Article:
Unlike in Greece, this coalition has resulted in outcomes both on the left and on the right, likely because the numerical balance of power in Iceland still rests with center-right and conservative parties, despite the government being headed by a leftist. In Greece, as noted, a small number of right-wing nationalists prop up a much larger SYRIZA contingent in Parliament.

Iceland’s capital, Reykjavik.

The coalition’s glue comes from the parties’ common stance towards European integration and globalization more broadly. Both the Progressive Party and Independence Party have a longstanding decentralist bent that manifests itself in anti-EU sentiment. Unlike other left-leaning outfits, the Left-Green Movement vocally opposes European integration, meaning that one of its main priorities matches that of its otherwise divergent coalition partners. In a late October interview, PM Jakobsdóttir rejected the idea of Iceland joining the EU, citing the Eurozone’s failures, and denounced Iceland’s current NATO membership, blending the government’s shared Euroscepticism with her own party’s leftist anti-militarism.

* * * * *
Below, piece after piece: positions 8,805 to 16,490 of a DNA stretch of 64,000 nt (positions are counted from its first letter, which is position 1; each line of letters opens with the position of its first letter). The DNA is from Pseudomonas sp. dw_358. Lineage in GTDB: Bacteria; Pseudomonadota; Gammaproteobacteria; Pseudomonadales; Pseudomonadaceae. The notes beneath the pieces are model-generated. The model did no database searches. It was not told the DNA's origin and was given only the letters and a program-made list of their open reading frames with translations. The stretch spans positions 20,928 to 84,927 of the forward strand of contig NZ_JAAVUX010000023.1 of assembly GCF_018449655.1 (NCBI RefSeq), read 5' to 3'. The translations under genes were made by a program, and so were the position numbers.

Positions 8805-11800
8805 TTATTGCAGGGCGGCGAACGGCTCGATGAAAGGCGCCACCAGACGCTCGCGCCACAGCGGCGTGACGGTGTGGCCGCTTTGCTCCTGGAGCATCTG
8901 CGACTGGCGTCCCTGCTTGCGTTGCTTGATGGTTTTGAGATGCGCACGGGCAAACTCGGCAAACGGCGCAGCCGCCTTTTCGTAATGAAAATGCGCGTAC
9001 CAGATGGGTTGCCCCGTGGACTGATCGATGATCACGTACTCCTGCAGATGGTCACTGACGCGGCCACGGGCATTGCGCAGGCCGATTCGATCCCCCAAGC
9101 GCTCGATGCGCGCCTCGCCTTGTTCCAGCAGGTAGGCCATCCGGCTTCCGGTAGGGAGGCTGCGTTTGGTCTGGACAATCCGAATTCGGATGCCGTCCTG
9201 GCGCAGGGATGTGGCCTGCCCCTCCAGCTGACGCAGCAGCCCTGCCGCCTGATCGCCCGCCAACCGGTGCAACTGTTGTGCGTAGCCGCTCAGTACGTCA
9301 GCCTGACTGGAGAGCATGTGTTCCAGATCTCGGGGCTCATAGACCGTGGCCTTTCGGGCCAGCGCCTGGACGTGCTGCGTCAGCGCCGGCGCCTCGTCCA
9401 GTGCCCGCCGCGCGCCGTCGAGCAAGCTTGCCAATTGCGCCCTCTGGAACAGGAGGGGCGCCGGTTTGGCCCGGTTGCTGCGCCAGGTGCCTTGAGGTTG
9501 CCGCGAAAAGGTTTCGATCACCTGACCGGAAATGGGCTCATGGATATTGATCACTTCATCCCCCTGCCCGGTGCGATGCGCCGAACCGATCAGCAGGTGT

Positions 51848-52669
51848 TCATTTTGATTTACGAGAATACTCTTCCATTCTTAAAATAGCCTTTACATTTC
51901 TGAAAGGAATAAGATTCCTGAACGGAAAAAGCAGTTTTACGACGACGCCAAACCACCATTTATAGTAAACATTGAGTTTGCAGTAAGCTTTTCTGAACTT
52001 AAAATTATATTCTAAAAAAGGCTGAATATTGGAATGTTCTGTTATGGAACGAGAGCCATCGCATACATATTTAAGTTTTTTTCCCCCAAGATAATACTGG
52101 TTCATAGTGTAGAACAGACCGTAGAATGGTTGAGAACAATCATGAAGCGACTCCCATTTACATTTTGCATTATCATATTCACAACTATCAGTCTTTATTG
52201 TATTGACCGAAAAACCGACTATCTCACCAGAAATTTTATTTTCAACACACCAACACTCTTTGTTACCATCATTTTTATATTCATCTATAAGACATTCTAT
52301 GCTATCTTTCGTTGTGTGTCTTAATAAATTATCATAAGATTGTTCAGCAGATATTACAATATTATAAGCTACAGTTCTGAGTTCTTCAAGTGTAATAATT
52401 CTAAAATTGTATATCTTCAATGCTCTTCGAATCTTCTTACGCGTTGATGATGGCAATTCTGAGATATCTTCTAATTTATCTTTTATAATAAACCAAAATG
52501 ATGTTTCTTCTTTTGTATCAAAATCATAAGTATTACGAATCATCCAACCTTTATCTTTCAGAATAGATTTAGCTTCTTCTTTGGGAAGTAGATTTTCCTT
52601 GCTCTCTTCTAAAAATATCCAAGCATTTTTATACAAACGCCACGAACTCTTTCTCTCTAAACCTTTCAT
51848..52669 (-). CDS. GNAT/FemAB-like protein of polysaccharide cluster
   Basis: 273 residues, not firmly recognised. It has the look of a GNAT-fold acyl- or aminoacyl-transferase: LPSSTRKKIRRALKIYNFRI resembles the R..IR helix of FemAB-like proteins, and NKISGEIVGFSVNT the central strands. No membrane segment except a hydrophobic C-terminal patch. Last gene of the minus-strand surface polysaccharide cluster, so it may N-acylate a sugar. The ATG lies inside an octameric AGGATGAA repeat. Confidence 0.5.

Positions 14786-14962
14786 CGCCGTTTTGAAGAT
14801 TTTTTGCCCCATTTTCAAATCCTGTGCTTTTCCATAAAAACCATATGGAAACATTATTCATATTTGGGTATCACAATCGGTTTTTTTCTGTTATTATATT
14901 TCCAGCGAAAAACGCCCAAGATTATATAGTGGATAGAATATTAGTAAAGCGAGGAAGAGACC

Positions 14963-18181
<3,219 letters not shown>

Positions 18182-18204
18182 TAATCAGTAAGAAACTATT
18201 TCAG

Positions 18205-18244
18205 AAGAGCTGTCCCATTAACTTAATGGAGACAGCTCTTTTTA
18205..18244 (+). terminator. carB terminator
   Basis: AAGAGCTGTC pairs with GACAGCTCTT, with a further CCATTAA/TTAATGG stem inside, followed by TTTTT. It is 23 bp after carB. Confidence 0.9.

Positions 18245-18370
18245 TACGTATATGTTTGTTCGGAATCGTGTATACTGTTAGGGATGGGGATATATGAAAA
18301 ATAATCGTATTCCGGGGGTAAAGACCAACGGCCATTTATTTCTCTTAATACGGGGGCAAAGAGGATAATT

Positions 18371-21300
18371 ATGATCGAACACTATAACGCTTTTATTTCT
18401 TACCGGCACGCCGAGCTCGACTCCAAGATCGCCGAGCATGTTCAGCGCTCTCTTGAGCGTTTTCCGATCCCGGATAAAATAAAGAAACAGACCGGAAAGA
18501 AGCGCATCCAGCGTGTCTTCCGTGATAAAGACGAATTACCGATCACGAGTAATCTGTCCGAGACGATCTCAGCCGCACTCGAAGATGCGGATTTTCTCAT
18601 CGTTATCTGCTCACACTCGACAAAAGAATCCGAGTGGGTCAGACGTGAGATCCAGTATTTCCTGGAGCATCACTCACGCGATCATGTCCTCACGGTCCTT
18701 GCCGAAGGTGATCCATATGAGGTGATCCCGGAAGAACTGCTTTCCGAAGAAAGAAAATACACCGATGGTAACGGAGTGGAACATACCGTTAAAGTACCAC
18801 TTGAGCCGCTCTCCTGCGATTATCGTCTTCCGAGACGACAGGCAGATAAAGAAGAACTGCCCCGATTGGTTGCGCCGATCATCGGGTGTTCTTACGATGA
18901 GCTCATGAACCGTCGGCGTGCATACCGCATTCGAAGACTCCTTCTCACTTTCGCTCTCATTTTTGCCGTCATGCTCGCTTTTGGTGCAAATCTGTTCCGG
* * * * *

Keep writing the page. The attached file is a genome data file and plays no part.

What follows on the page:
This nationalist flavour has indeed permeated the coalition’s policy agenda. Iceland recently has attracted a high degree of interest from foreign investors buying up rural land. However, many farmers decry the practice,  seen as unfair to local residents. The government is now looking into strengthening regulations governing foreign land purchases in order to protect local ownership and keep out foreign interests. In fact, PM Jakobsdóttir recently stated, “First and foremost I want to defend the nation’s sovereignty”, a phrase prevalent among both the populist left-wing and the populist right-wing. This sort of stance is bolstered by the nationalist positioning of all three governing parties, showing how consensus can arise even across a clear left-right divide.